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French Day: Holy Trinity School

At the end of June, the MFL Department was asked to go and help at Holy Trinity’s French day for their Year 6. Miss King and Miss Zuccarello took along three Year 11 pupils, Jack Britnell, Cariad Lucas and Anna Bradley, who eagerly volunteered to put their school uniform back on after finishing their GCSE exams, to help out on the day. They were also accompanied by two Year 12 students, Sophie Tipler and Jacob Grant.

Holy Trinity usually take their Year 6 to France every year, but this year they were unable to, so were keen to try and make their French Day as realistic as possible.

The year group was split into groups and given various activities to complete: these ranged from shopping in the market, cheese tasting, to building an Eiffel Tower!

Volunteers from Great Marlow were needed to help the children hear and speak as much French as possible just as if they had been in France.

Here is Sophie’s account of the day:

When we were all in the hall waiting to start, we were told that the pupils were on the ‘Eurostar’ and would have to go through a mock passport control. They would have a train ticket, boarding card and a ‘passport’. We had to ask them what their name was and their age in French, in order for them to proceed into ‘France’.

After that they all assembled in their groups and went to different activities. In the caged courts, on the playground, there was a market where we had to act as the market sellers; they could buy Eiffel tower key rings, a key ring with their names on it, a beret, water bottles, or bags. After they had bought their items we had a conversation with them in French.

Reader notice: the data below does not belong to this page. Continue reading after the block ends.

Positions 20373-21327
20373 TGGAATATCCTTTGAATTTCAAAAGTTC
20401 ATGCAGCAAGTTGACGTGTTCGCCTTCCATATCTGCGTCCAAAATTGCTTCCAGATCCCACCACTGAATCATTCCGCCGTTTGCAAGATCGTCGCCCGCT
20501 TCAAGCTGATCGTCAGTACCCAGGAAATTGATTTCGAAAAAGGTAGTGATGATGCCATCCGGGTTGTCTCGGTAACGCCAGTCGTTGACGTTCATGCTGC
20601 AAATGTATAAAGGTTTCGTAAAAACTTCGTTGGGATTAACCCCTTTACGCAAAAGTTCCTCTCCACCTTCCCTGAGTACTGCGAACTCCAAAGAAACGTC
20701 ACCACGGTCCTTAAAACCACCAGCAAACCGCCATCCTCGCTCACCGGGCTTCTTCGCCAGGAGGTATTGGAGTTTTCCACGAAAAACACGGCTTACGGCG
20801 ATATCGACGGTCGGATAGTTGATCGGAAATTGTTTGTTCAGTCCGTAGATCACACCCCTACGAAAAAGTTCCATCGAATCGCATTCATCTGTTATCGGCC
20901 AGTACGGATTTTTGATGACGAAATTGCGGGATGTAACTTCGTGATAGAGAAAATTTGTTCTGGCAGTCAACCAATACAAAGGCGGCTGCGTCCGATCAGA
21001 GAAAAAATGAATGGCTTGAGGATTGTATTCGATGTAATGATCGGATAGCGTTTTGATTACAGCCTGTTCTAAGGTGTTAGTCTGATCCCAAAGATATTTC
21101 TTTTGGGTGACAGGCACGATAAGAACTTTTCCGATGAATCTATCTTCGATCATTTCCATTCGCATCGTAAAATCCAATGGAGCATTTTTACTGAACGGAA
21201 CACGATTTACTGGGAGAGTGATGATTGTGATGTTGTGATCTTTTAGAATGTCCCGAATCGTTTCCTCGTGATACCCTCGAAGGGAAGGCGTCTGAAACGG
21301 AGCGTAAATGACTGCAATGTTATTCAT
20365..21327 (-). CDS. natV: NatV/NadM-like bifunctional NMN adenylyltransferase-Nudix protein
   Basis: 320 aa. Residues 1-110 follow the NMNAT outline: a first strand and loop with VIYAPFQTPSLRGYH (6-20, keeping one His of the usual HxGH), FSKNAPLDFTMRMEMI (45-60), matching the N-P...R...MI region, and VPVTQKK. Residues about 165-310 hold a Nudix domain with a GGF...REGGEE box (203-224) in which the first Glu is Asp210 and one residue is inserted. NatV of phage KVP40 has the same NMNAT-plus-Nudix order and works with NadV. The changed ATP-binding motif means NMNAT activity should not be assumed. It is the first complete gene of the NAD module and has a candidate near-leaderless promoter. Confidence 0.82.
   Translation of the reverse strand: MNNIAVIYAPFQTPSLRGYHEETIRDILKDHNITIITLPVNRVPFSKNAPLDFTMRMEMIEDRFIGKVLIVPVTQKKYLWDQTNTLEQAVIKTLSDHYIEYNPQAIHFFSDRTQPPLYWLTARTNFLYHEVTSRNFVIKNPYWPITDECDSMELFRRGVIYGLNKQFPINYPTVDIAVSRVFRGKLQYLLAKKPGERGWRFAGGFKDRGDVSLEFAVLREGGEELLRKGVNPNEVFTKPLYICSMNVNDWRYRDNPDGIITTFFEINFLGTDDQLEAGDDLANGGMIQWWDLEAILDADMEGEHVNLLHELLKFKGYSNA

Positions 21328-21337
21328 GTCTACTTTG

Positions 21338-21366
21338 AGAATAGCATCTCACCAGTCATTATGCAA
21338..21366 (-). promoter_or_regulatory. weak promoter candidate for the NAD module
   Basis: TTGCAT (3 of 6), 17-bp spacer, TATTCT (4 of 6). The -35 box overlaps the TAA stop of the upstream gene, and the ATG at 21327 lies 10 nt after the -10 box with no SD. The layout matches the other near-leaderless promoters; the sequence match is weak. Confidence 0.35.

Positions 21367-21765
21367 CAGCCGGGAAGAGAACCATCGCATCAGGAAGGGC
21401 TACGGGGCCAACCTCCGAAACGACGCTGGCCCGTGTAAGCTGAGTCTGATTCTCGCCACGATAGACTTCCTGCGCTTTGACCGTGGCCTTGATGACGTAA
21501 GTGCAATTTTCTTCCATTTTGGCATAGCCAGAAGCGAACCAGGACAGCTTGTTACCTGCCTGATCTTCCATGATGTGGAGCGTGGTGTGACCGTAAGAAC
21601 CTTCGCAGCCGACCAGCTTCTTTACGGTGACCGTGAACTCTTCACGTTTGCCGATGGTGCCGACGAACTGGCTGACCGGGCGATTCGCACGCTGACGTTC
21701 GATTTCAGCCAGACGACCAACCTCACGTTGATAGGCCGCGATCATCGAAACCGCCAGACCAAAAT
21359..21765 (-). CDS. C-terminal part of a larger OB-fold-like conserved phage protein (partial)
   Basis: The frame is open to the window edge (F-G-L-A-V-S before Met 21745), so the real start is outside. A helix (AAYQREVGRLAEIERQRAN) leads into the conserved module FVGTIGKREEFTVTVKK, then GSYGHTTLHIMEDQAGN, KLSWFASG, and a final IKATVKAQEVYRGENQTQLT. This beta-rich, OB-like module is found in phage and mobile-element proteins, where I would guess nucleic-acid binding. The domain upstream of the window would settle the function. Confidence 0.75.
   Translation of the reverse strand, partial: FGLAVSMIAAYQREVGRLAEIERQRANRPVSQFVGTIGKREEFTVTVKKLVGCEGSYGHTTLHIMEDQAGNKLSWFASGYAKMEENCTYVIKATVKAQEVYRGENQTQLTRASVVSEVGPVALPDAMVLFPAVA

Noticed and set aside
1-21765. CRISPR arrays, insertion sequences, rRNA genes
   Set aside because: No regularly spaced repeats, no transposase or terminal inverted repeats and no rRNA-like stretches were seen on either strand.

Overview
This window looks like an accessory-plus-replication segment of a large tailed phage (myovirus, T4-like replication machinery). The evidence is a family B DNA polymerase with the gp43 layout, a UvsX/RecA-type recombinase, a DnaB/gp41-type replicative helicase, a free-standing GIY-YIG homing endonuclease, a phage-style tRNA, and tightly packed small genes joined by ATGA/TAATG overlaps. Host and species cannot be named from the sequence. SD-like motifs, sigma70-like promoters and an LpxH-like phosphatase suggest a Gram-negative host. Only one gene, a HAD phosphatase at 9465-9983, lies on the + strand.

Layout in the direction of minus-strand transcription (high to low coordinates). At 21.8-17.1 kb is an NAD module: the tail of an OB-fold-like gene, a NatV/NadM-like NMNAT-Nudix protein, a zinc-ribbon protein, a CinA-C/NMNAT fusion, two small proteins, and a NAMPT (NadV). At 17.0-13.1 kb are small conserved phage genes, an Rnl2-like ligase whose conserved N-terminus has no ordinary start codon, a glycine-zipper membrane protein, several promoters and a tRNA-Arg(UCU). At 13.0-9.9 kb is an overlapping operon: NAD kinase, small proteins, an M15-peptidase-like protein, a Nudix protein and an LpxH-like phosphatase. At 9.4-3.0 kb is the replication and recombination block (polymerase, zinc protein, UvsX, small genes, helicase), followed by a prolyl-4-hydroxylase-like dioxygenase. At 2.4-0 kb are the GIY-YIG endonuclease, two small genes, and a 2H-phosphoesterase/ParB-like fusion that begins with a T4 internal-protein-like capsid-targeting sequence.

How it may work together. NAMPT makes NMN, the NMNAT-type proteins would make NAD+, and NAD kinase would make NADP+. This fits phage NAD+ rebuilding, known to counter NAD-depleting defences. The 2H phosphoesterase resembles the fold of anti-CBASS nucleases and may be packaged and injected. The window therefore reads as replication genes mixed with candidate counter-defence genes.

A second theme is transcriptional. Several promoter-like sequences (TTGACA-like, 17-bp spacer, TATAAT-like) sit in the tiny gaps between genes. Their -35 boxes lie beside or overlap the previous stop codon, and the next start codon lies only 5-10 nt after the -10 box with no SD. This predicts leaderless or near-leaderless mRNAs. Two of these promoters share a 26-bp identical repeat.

As well as the market there was a building activity where they had to make an Eiffel tower out of marshmallows and spaghetti! However, they had to ask for all of their materials in French. The winner was the one who constructed the highest freestanding tower.

There was a cheese tasting activity, with cheeses such as Brie and Roquefort, which quite a few of them enjoyed. When it came to lunch they all had to queue up and ask for each different item in French before they could eat.

Towards the end of the day they played some games in French, they were explained in French and played speaking French.

Overall, many of us helping out were impressed with their level of French, as many of them only needed a little help with the longer words, we were also impressed with the many different activities they did.

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